It is said that chatting or love stories in the Victorian Age(eighteen century) in small towns in England had a big influence on society as nowadays popular culture or mass media does.
Especially romance of the upper and middle class shows society itself, a view of love, or old customs. Jane Austin, the originator of these days love stories, wrote six novels like <Emma>, <Sense and Sensibility>, <Pride and Prejudice>, <Mansfield Park>, <Persuasion>, <Northanger Abbey>, and all of them have being read, loved and sometimes made into dramas or movies. This time a new movie, <Becoming Jane> comes out. What makes this movie special is this movie shows Jane Austin's real life. But personally I am sorry that I can't find any big difference from any other movies.
Generally writers use both their real experience and imagination when writing books. Through this movie, we can go into Jane's real love, and life and find out why she became a writer, why she didn't get married, and how her novels reflect her life. I think those factors make movies attractive. Because of our mortality, when we see a movie, we can experience others' lives. Furthermore, we can make our own opinion about diverse situation that we are not really in.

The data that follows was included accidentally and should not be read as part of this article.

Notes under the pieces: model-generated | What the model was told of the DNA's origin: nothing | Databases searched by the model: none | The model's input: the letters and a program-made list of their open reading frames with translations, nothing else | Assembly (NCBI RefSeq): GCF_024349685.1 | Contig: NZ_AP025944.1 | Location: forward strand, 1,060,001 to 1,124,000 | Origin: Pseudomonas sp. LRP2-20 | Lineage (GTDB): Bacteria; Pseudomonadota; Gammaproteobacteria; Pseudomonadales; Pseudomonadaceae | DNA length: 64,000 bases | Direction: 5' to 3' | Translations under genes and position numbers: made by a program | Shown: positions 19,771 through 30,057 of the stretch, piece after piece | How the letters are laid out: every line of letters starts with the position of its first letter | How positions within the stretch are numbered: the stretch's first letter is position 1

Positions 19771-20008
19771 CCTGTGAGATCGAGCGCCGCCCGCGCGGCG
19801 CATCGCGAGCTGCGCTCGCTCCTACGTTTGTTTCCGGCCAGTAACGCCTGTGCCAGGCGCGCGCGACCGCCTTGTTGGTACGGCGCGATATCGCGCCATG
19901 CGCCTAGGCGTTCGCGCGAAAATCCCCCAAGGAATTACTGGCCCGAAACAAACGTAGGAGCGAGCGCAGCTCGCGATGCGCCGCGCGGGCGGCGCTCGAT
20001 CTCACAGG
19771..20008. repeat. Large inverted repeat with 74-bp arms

When I see this movie, I can notice that her real sweetheart, Tom Lefroy behaved arrogantly just like Darcy in her novel, <Pride and Prejudice> and the scene where Jane left Lefroy reminded me of one in her another novel, <Persuasion>. Despite the fact that this movie is about her real life, there are some differences between this movie and her own romance. It's sad that we can't find out enough evidence to prove the facts. Her sister did her best to cover up her private life. After Jane died, she got rid of many of Jane's letters. That's why written stories that we can reach are not relevant. Furthermore, Jane used lots of metaphor in her letters and that makes hard for us to understand them.
Unlike nowadays when women also are respected because of her own capacity, in the Victorian age, a woman who could have a propose from a nobleman and save her family from poverty was considered lucky. Although Jane usually wrote stories with happy end, she chose the writing rather than true love for her happiness and her lover's future. While I see this movie, I picture many women who are not longing for marriage but are willingly doing their own work. And I want to give them encouragement.